CANBERRA WRITER’S TAKE ON THE CURRENT CLIMATE GOES INTERNATIONAL

Canberra author of Little One and Son of Mine Pete Papathanasiou has had opinion pieces on the bushfires published in the Chicago Tribune and the Toronta STAR

Dispatch from Canberra, Australia, where the air is thick with toxic smoke, politics and climate debates

By PETER PAPATHANASIOU CHICAGO TRIBUNE |JAN 07, 2020 | 11:03 AM 

Greetings from Canberra, Australia’s capital city. Surrounded by native bushland and replete with parks and greenery, we are normally a picture of health and vitality, of cleanliness and purity. But since the beginning of 2020, we have the unenviable honor of being the world’s most polluted city.

Located in Australia’s southeastern corner, Canberra is deep within Australia’s most catastrophic bushfire zone. For the last six weeks, Canberra has had fires burning to the north near Sydney’s Blue Mountains, and to the east on the New South Wales South Coast. And now, with temperatures forecast to hit 42 degrees Celsius (107 degrees Fahrenheit) and high winds, the fires are massing to the south and west, creeping up from the Snowy Mountains. Our small city is surrounded, and people are worried. More than worried in fact, given the memory of the deadly 2003 bushfires still fresh in mind. People are prepping and taking drastic measures in case the situation escalates.Editorial: Australia burns as the planet bakes »

Pic by Mark Baker

As the father to three young sons ages 4, 2, and 5 months, and the son to a mother who is 89, I find myself caught in the middle, caring for those most susceptible to the hazardous bushfire smoke. The ultrafine particles lodge in their vulnerable lungs and make breathing difficult. Mum’s eyes sting, her throat burns, her voice is hoarse. Both she and her grandsons have been confined indoors during this time, which is especially frustrating for energetic young boys who want to play outside. All I can do is apologize to them and find another board game or picture book or stream another cartoon show.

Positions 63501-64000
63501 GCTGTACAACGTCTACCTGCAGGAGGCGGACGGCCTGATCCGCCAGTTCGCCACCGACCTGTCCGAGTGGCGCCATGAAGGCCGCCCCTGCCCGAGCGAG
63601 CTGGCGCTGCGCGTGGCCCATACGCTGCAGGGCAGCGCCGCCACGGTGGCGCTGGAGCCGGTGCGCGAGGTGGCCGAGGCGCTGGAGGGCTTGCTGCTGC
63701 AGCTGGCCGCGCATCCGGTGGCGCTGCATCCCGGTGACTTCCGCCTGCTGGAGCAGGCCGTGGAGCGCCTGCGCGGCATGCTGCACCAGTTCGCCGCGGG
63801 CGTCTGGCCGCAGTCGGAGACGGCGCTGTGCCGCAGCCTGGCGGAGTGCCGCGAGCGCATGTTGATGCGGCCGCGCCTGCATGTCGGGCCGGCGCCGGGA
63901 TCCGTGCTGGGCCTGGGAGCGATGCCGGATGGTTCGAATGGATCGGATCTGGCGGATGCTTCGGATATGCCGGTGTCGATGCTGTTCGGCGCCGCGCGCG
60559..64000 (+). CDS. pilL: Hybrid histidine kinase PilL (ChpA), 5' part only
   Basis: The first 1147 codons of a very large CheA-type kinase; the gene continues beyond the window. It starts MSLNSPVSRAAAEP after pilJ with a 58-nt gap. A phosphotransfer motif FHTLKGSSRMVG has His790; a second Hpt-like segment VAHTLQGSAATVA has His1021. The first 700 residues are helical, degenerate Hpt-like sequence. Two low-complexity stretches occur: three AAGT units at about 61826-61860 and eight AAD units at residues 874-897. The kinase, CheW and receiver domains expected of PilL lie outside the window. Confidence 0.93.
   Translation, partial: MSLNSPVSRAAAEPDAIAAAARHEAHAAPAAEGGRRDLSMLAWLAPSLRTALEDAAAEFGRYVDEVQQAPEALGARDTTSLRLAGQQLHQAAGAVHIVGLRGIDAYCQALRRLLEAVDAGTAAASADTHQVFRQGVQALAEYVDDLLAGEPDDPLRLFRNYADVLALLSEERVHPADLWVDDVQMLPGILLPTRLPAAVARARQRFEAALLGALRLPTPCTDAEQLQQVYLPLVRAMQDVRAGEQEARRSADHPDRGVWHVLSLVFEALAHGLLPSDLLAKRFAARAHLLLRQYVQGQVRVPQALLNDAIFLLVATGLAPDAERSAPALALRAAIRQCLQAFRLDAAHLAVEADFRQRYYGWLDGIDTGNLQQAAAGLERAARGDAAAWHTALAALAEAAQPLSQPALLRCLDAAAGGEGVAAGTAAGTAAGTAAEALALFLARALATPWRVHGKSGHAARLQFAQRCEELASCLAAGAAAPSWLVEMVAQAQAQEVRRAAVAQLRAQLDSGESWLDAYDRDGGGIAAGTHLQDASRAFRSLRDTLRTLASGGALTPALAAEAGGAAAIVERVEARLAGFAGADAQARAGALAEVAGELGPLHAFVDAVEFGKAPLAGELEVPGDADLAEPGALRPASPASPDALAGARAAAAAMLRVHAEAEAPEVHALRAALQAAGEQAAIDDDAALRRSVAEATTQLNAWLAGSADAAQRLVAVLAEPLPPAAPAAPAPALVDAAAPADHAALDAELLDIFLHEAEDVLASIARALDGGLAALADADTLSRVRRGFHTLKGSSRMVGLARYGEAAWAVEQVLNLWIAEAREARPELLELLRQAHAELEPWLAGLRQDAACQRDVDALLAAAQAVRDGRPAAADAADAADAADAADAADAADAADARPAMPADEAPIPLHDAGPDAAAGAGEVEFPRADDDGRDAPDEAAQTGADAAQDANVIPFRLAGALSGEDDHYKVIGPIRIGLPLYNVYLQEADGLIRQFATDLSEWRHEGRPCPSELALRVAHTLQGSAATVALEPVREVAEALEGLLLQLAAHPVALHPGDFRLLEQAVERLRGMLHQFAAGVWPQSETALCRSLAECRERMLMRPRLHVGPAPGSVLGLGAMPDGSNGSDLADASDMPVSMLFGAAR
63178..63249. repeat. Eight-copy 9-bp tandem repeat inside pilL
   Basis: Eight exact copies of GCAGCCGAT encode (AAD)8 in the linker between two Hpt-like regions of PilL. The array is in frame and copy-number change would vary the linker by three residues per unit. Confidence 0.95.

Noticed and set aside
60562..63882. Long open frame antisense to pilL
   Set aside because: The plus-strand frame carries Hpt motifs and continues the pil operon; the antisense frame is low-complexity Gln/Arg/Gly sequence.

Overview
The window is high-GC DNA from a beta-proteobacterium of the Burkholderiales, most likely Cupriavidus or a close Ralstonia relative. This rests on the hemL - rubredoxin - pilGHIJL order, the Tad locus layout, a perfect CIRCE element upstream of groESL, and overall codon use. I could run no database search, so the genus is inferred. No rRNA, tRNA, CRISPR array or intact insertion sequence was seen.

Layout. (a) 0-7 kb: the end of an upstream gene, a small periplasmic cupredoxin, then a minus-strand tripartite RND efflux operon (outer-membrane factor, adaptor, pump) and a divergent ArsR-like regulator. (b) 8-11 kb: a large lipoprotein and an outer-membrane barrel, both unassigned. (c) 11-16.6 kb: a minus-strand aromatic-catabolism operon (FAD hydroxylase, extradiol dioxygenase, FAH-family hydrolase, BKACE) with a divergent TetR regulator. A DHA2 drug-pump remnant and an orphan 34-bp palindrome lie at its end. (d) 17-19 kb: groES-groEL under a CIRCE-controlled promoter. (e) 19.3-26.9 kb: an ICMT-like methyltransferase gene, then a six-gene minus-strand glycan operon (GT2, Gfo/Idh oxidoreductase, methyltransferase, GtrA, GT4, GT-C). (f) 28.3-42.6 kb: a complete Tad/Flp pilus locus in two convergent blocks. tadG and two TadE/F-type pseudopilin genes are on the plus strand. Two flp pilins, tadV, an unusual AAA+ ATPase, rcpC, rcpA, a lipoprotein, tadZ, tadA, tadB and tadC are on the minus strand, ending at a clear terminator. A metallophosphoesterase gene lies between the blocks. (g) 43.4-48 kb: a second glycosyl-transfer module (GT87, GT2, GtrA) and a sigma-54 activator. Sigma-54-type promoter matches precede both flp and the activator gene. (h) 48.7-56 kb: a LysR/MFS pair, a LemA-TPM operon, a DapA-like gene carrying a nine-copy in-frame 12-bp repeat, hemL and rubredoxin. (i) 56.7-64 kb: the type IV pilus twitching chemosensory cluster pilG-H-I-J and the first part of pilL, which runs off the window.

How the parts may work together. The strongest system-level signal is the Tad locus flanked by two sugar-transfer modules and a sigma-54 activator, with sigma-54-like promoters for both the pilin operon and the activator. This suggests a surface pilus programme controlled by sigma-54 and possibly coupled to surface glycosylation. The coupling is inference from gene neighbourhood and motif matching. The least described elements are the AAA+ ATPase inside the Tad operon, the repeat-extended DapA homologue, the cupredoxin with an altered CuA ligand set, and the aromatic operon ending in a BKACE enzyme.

During the month of December, I was glued to the particulate matter readings of Canberra’s Air Quality Index, or AQI, that are reported hourly from three measuring stations. Hazardous air quality is considered 200 or above. In this period, Canberra’s air quality exceeded 200 on at least nine occasions, with the highest reading of 1,413 on Dec. 21. It was around this time that hardware stores across town sold out of P2/N95 particulate filter masks. Only these could offer protection from the toxic bushfire particles in the air.

And then, on New Year’s Eve, the NSW South Coast bushfires flared disastrously. Located 90 minutes to the east of the capital, this is normally the region where much of Canberra spends its summer holidays, so the sleepy coastal towns and idyllic beaches were at their busiest. At 8 p.m. on Jan. 1, following a day’s worth of wind, Canberra’s AQI hit the terrifying mark of 5,185. This is 25 times worse than what is considered hazardous and earned our city of 400,000 residents the undesirable distinction of being the world’s most polluted city, surpassing such metropolises as Delhi (population 30 million) and Kolkata (15 million) in India, Lahore (10 million) in Pakistan, and Shenyang (7 million) in China.

Such dirty air has created an eerie end-of-world feeling in what is normally rated as Australia’s most livable city ahead of overcrowded Sydney and Melbourne. The streets are deserted. Public pools and major tourist attractions have closed. Sporting events have been postponed. Department stores sold out of air purifiers. Businesses suspended trading. Such was the level of concern that the Australia postal service stopped all deliveries to Canberra to protect their outdoor workers from the toxic air. So much for those who had ordered P2/N95 masks in the mail.

With fires still burning, a political debate raged alongside. The Australian government remains enamored with coal as its primary source of energy production. The 2020 Climate Change Performance Index recently ranked Australia worst of 57 countries on climate change policy. When the bushfires were increasing in intensity before Christmas, Australian Prime Minister Scott Morrison went on a family holiday to Hawaii. After the new year, he visited devastated bushfire zones, but some residents refused to shake his hand.

With the NSW South Coast being evacuated, a wave of “climate refugees” began arriving in already-strained Canberra. Long queues formed at petrol stations, supermarkets sold out of bottled water, bank ATMs were emptied of cash. I was soon receiving messages from friends outlining their prepping arrangements: “We have seven days of food and water, both cars fully fueled plus an extra 50 liters in jerrycans, a thousand in cash, torches, batteries, radio, firefighting gear, and go-bags packed.” It was enough to scare the living daylights out of me.

Eyeing the smoke cloud sitting dolorous and heavy from our living room window, and watching the TV news channel for regular updates, I would explain it all to my sons as best as I could, and silently apologize for the future we’re leaving them. Theirs, hopefully, will be the generation to properly tackle climate change since all ours could do was squabble as to its existence.

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